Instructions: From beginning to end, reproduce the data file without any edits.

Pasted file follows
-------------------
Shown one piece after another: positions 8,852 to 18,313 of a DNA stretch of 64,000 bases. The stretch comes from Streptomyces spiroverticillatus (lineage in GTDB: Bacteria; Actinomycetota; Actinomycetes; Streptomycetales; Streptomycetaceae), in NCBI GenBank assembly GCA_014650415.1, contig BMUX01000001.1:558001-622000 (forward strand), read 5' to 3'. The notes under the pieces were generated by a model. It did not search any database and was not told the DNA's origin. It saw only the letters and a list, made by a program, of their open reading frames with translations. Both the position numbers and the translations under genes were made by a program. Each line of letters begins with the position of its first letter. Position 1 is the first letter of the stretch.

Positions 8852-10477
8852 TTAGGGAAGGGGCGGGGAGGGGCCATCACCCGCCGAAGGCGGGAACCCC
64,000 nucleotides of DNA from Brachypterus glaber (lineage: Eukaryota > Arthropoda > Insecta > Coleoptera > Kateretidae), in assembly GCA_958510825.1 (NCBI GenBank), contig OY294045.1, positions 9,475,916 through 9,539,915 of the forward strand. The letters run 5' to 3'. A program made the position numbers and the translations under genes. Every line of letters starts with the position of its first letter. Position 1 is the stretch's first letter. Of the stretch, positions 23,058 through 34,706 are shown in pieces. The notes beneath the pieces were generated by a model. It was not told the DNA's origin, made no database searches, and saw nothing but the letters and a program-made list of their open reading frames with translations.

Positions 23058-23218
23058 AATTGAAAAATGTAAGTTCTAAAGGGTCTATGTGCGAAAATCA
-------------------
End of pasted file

Shown one piece after another: positions 8,852 to 18,313 of a DNA stretch of 64,000 bases. The stretch comes from Streptomyces spiroverticillatus (lineage in GTDB: Bacteria; Actinomycetota; Actinomycetes; Streptomycetales; Streptomycetaceae), in NCBI GenBank assembly GCA_014650415.1, contig BMUX01000001.1:558001-622000 (forward strand), read 5' to 3'. The notes under the pieces were generated by a model. It did not search any database and was not told the DNA's origin. It saw only the letters and a list, made by a program, of their open reading frames with translations. Both the position numbers and the translations under genes were made by a program. Each line of letters begins with the position of its first letter. Position 1 is the first letter of the stretch.

Positions 8852-10477
8852 TTAGGGAAGGGGCGGGGAGGGGCCATCACCCGCCGAAGGCGGGAACCCC
64,000 nucleotides of DNA from Brachypterus glaber (lineage: Eukaryota > Arthropoda > Insecta > Coleoptera > Kateretidae), in assembly GCA_958510825.1 (NCBI GenBank), contig OY294045.1, positions 9,475,916 through 9,539,915 of the forward strand. The letters run 5' to 3'. A program made the position numbers and the translations under genes. Every line of letters starts with the position of its first letter. Position 1 is the stretch's first letter. Of the stretch, positions 23,058 through 34,706 are shown in pieces. The notes beneath the pieces were generated by a model. It was not told the DNA's origin, made no database searches, and saw nothing but the letters and a program-made list of their open reading frames with translations.

Positions 23058-23218
23058 AATTGAAAAATGTAAGTTCTAAAGGGTCTATGTGCGAAAATCA